However, investors, banks and municipalities are not stopping here, testing new models of financing such projects (factoring, co-financing with budget funds, etc.).

What can improve the situation

Pending examination in the parliament are bills No. 93862 and No. 93873 developed by the State Agency on Energy Efficiency, international organizations, relevant associations and industry experts to improve the energy service mechanism.

The most significant of the proposed changes are:

1. The customer’s ability to set the minimum percent of energy savings that must be achieved as a result of energy service. This will allow municipalities to indirectly influence which energy efficient measures ESCOs will suggest to them.

2. Ability to revise the terms of energy service contracts if additional energy efficiency measures have been agreed on at the expense of the municipality, as well as to change the rates of energy resources and utilities. This can reduce the ESCO’s risks associated with currency fluctuations and inflation, and will open up new opportunities for attracting foreign investment. On the other hand, it will also encourage municipalities to continue financing energy efficiency of facilities for which energy service contracts have already been concluded.

3. Introducing the principle of tacit consent and authorizing executive bodies of local councils to approve the terms of energy service contracts - this could reduce the effect of politics on such transactions.

4. Allowing recipients of budget funds to accept long-term financial commitments under energy service, that is, extending Budget Code guarantees to energy service projects of state and municipal enterprises: boiler houses, water utilities, subway, etc.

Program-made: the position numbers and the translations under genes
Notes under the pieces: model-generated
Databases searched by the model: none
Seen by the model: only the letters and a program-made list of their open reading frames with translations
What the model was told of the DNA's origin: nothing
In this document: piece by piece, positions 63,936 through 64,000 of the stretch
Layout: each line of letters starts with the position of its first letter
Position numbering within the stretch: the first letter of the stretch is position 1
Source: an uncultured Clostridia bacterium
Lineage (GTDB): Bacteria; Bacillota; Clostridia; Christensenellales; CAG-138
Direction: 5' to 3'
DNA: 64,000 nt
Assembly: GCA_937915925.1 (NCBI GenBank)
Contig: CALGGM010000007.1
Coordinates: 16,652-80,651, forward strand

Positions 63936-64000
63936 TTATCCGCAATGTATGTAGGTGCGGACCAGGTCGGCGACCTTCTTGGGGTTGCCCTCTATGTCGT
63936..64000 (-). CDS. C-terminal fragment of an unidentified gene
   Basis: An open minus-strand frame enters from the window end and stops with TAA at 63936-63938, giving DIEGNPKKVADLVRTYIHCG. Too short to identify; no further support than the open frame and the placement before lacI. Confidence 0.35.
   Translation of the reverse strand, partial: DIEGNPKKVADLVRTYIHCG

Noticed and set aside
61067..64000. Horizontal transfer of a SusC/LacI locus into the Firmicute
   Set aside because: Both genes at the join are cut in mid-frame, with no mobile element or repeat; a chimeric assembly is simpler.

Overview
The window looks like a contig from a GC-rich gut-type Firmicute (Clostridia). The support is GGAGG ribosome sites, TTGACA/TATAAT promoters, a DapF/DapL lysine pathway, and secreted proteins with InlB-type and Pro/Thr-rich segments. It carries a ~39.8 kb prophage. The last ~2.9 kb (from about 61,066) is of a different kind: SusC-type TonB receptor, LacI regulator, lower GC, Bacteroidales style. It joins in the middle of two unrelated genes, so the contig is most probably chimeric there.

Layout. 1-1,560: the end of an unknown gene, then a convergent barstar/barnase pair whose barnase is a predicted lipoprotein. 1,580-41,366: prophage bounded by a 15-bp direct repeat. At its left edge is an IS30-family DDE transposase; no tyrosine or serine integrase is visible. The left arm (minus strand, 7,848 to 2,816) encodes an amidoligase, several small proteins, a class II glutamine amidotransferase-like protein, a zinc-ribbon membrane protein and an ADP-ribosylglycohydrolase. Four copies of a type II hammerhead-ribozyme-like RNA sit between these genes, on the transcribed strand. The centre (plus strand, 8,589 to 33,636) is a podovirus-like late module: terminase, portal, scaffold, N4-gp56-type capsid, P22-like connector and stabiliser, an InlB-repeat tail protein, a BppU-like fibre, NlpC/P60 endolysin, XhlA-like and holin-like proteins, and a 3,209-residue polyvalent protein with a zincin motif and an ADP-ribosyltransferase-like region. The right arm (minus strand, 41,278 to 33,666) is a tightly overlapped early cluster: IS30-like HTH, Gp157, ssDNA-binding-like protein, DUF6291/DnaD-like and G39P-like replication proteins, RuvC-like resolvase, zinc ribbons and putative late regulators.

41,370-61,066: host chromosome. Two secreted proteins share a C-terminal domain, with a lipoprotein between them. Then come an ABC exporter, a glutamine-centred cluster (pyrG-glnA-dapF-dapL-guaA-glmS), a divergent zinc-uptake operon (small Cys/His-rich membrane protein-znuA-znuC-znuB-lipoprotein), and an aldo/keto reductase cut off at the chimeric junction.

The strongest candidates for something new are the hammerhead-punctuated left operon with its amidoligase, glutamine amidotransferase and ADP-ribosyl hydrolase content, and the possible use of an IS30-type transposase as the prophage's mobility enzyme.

However, these changes will take time - the bills have not yet been considered by the Parliament in the first reading. Still, if NGOs keep putting on local authorities and voicing their demands, as well as keep talking about the need to develop proper regulation for this sector - all this can positively affect the state of energy efficiency in the country.

What can be done right now

It makes sense for Investors and communities should take a look at alternative legal mechanisms for investing in energy efficiency: public-private partnerships and third-party-finance. These mechanisms involve long formal legal procedures and a complex decision-making process at the local level, but they make it possible to make contracts flexible, legally implement the project at public utilities, provide for various formats and terms of paying for the project, protect investments with local guarantees and reflect project expenses in the investment programs of public utilities.

Representatives of all levels of government should continue preparing municipalities for attracting large-scale investments and using unconventional mechanisms for implementing energy service projects at the local level. This work should result in the following:

-   minimal number of procedural errors made by customers during the preparation and conduct of public procurement of energy services;

-   ability to use “non-price” criteria for evaluating tender proposals, and to implement projects on co-financing of energy services at the expense of budget funds;

-   developing tailored forms of energy service contracts that would provide more detailed terms and algorithms of work with ESCOs than those provided by model contracts approved by the Cabinet of Ministers.

To do this, one can use the guidelines prepared within the framework of projects of international organizations, in particular UNDP, participate in thematic events and seminars, or turn to experts in this field.